Luckily, lesser resource-demanding games like Critical Ops that support 90fps mode runs smoothly at 90 frames per second on this phone. Still, in all the games, the phone heats up quite easily, which is pretty frustrating.
- Triple-camera setup at the back
- (64MP main, 8MP ultrawide, 5MP telemacro)
- 16MP selfie camera (punch-hole cutout)
For this review, I compared the cameras on Xiaomi Mi 11 Lite with the Redmi Note 10 Pro Max. Here too, the Mi 11 Lite is slightly inferior to the Note 10 Pro Max, which itself isn’t a great camera phone, to begin with.
As you can see, photos from the Mi 11 Lite look pretty identical to those from the Note 10 Pro Max. At times, the former’s images look a bit saturated and have a slightly better dynamic range.
Other than that, they are pretty much the same in terms of color reproduction as well as details. This is quite a surprising result from this 64MP vs 108MP battle.
As for the ultra-wide-angle lens, both phones have sub-par quality. They’re lack in detail and have a worse dynamic range.
Having tested quite a few Xiaomi midrange phones till now, I strongly believe that it’s high time the company brought a better ultra-wide lens in its relatively inexpensive devices.
Likewise, portraits are quite similar on these phones.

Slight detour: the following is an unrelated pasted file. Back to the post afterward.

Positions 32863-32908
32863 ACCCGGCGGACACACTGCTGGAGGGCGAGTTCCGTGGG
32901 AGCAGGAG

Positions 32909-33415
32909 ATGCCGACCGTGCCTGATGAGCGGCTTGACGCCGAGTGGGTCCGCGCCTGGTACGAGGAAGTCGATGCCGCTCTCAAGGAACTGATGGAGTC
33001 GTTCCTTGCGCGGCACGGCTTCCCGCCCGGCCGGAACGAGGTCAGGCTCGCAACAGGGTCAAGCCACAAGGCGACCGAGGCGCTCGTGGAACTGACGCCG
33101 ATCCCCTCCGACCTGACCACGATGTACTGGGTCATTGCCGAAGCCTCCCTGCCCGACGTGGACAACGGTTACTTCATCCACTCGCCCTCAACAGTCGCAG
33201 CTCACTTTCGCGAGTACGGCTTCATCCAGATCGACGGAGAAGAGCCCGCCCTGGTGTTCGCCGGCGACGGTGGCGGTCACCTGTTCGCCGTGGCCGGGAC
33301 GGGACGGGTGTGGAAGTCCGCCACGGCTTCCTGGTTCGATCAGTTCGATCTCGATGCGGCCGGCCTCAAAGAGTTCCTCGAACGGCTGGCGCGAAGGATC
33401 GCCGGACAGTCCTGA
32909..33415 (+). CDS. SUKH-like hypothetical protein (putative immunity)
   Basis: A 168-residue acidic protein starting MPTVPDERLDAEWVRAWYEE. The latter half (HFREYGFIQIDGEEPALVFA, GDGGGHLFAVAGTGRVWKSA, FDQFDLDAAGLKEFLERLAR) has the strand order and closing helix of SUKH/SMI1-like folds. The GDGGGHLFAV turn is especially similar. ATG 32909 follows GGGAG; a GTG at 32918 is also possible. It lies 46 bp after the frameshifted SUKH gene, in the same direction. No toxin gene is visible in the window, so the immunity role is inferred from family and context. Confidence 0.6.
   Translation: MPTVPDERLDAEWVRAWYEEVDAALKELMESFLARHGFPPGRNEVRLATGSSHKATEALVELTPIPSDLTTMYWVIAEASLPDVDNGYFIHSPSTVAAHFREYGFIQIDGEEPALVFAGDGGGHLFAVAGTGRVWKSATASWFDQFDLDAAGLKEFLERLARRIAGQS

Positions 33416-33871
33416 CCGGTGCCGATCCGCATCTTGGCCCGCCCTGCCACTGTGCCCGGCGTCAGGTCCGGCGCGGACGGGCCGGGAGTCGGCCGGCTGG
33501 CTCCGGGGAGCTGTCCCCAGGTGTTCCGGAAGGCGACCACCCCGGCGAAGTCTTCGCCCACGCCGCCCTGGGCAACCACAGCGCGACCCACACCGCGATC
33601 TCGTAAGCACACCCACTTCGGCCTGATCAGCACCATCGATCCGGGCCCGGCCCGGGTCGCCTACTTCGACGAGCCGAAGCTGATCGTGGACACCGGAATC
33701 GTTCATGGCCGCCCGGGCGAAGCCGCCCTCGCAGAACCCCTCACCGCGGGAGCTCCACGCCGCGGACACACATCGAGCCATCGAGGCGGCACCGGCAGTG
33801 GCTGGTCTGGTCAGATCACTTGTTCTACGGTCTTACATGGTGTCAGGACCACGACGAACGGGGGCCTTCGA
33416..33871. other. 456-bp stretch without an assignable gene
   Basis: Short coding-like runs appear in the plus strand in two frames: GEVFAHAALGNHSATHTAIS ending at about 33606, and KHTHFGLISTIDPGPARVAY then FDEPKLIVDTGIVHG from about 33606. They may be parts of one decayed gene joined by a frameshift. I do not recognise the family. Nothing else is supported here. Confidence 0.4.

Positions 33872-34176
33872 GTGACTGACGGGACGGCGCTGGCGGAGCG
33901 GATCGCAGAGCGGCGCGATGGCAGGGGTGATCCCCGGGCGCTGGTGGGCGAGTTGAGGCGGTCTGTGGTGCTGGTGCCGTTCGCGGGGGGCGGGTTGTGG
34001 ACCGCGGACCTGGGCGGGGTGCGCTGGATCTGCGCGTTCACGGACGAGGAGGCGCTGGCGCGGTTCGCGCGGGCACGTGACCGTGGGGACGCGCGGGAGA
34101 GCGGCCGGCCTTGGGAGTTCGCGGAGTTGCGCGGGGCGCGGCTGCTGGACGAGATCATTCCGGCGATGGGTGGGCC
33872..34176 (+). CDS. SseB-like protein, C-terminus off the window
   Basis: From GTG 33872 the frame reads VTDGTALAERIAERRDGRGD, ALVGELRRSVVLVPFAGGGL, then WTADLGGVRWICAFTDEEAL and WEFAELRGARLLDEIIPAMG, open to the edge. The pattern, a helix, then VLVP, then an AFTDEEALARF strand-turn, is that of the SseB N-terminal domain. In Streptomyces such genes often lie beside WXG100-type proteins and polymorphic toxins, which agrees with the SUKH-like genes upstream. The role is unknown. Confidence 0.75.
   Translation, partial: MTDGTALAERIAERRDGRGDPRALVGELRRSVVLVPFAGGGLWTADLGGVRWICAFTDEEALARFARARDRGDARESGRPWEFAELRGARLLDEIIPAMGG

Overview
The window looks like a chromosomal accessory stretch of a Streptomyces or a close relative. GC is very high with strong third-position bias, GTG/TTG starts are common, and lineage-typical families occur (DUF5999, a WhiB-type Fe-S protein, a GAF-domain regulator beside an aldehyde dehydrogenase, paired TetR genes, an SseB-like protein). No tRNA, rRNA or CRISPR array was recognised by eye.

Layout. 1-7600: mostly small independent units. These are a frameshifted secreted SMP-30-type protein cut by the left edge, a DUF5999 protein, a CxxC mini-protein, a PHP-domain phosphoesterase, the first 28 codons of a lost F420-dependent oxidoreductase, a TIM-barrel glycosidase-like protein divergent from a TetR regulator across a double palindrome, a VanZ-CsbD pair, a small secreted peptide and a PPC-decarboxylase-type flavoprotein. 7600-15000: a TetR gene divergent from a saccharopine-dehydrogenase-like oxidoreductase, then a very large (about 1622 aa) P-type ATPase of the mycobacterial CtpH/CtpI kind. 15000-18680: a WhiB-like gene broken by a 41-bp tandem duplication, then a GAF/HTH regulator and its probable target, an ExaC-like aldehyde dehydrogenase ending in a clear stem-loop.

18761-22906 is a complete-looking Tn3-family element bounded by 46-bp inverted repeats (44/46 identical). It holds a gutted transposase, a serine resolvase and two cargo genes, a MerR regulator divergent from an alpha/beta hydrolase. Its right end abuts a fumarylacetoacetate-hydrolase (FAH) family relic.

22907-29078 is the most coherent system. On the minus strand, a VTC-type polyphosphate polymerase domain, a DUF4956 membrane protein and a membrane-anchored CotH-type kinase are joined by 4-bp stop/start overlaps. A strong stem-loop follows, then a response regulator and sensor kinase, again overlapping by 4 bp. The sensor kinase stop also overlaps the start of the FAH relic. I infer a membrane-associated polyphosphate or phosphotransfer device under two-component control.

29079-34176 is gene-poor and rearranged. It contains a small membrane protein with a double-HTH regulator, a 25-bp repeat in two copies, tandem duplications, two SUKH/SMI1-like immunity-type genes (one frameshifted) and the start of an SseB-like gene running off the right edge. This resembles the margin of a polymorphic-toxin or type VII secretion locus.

However, subjects have high contrast and look a bit darker on the Mi 11 Lite. The background blur and edge detection are almost identical though.
Moving on, the biggest downside to Mi 11 Lite’s camera is its low light performance. Here, the Note 10 Pro Max’s superior 108MP camera brings better highlight processing and sharpness in both normal as well as nighttime images.
Interestingly, you can click night mode shots from the ultra-wide-angle lens on the Mi 11 Lite, which the Note 10 Pro Max lacks.
Anyway, Mi 11 Lite’s triple camera setup is completed by a 5MP macro lens with autofocus.
The macro shots are quite good with ample details and focus.
Getting to the front camera, as expected, selfies from its 16MP sensor are quite similar to the Note 10 Pro Max.
Here, the Mi 11 Lite has a wider field of view and produces comparatively higher contrast levels. But apart from that, things are quite similar.
Videography-wise, things are like how you expect from a midrange phone. It can hit up to 4K 30fps resolution and the footages turn out marginally better stabilized than from the Note 10 Pro Max. Mi 11 Lite’s 1080p 60fps mode has no stabilization so for the steadiest results, you’ll have to tone it down to 1080P 30fps.